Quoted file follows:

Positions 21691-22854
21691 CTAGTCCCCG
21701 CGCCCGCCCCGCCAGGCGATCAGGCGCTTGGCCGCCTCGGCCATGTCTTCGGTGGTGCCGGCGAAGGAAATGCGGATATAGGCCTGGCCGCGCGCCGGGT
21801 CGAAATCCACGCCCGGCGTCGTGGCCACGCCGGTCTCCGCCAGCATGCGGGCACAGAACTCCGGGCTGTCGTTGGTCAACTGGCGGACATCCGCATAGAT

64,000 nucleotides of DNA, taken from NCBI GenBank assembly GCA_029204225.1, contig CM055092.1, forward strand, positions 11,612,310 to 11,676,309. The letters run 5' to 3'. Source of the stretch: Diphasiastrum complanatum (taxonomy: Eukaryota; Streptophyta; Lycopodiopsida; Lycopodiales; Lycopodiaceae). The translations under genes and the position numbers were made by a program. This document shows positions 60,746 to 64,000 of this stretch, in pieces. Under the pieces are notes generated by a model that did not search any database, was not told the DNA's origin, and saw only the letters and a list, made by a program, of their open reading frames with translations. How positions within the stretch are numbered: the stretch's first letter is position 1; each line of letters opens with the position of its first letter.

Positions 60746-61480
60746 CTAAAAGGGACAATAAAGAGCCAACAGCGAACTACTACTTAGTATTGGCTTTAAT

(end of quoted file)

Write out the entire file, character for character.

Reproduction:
Positions 21691-22854
21691 CTAGTCCCCG
21701 CGCCCGCCCCGCCAGGCGATCAGGCGCTTGGCCGCCTCGGCCATGTCTTCGGTGGTGCCGGCGAAGGAAATGCGGATATAGGCCTGGCCGCGCGCCGGGT
21801 CGAAATCCACGCCCGGCGTCGTGGCCACGCCGGTCTCCGCCAGCATGCGGGCACAGAACTCCGGGCTGTCGTTGGTCAACTGGCGGACATCCGCATAGAT

64,000 nucleotides of DNA, taken from NCBI GenBank assembly GCA_029204225.1, contig CM055092.1, forward strand, positions 11,612,310 to 11,676,309. The letters run 5' to 3'. Source of the stretch: Diphasiastrum complanatum (taxonomy: Eukaryota; Streptophyta; Lycopodiopsida; Lycopodiales; Lycopodiaceae). The translations under genes and the position numbers were made by a program. This document shows positions 60,746 to 64,000 of this stretch, in pieces. Under the pieces are notes generated by a model that did not search any database, was not told the DNA's origin, and saw only the letters and a list, made by a program, of their open reading frames with translations. How positions within the stretch are numbered: the stretch's first letter is position 1; each line of letters opens with the position of its first letter.

Positions 60746-61480
60746 CTAAAAGGGACAATAAAGAGCCAACAGCGAACTACTACTTAGTATTGGCTTTAAT